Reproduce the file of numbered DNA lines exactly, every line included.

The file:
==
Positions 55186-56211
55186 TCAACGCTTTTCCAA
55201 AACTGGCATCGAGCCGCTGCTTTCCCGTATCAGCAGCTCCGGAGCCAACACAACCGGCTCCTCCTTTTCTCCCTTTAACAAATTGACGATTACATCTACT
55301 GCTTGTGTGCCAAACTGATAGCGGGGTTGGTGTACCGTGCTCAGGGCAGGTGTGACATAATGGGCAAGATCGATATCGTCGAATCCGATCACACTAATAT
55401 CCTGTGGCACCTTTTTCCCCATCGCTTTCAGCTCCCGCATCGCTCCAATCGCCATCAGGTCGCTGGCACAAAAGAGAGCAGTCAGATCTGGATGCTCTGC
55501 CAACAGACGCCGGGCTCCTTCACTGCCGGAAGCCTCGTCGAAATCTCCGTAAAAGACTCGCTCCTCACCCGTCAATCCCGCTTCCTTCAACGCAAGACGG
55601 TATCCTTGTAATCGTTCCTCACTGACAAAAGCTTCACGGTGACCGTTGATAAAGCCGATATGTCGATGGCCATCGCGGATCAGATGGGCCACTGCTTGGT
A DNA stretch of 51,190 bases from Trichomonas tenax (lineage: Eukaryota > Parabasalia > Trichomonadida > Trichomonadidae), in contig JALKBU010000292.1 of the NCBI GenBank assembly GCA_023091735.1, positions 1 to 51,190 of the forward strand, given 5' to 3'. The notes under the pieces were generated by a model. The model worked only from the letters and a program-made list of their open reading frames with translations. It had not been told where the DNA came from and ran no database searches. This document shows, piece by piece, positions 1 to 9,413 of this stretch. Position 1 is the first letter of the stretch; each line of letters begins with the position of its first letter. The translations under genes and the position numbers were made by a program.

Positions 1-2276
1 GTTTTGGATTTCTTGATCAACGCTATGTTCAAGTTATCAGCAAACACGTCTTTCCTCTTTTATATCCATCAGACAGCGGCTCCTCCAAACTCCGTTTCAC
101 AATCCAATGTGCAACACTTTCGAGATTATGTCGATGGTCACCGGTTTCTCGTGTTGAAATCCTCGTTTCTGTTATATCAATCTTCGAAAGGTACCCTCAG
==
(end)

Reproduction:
Positions 55186-56211
55186 TCAACGCTTTTCCAA
55201 AACTGGCATCGAGCCGCTGCTTTCCCGTATCAGCAGCTCCGGAGCCAACACAACCGGCTCCTCCTTTTCTCCCTTTAACAAATTGACGATTACATCTACT
55301 GCTTGTGTGCCAAACTGATAGCGGGGTTGGTGTACCGTGCTCAGGGCAGGTGTGACATAATGGGCAAGATCGATATCGTCGAATCCGATCACACTAATAT
55401 CCTGTGGCACCTTTTTCCCCATCGCTTTCAGCTCCCGCATCGCTCCAATCGCCATCAGGTCGCTGGCACAAAAGAGAGCAGTCAGATCTGGATGCTCTGC
55501 CAACAGACGCCGGGCTCCTTCACTGCCGGAAGCCTCGTCGAAATCTCCGTAAAAGACTCGCTCCTCACCCGTCAATCCCGCTTCCTTCAACGCAAGACGG
55601 TATCCTTGTAATCGTTCCTCACTGACAAAAGCTTCACGGTGACCGTTGATAAAGCCGATATGTCGATGGCCATCGCGGATCAGATGGGCCACTGCTTGGT
A DNA stretch of 51,190 bases from Trichomonas tenax (lineage: Eukaryota > Parabasalia > Trichomonadida > Trichomonadidae), in contig JALKBU010000292.1 of the NCBI GenBank assembly GCA_023091735.1, positions 1 to 51,190 of the forward strand, given 5' to 3'. The notes under the pieces were generated by a model. The model worked only from the letters and a program-made list of their open reading frames with translations. It had not been told where the DNA came from and ran no database searches. This document shows, piece by piece, positions 1 to 9,413 of this stretch. Position 1 is the first letter of the stretch; each line of letters begins with the position of its first letter. The translations under genes and the position numbers were made by a program.

Positions 1-2276
1 GTTTTGGATTTCTTGATCAACGCTATGTTCAAGTTATCAGCAAACACGTCTTTCCTCTTTTATATCCATCAGACAGCGGCTCCTCCAAACTCCGTTTCAC
101 AATCCAATGTGCAACACTTTCGAGATTATGTCGATGGTCACCGGTTTCTCGTGTTGAAATCCTCGTTTCTGTTATATCAATCTTCGAAAGGTACCCTCAG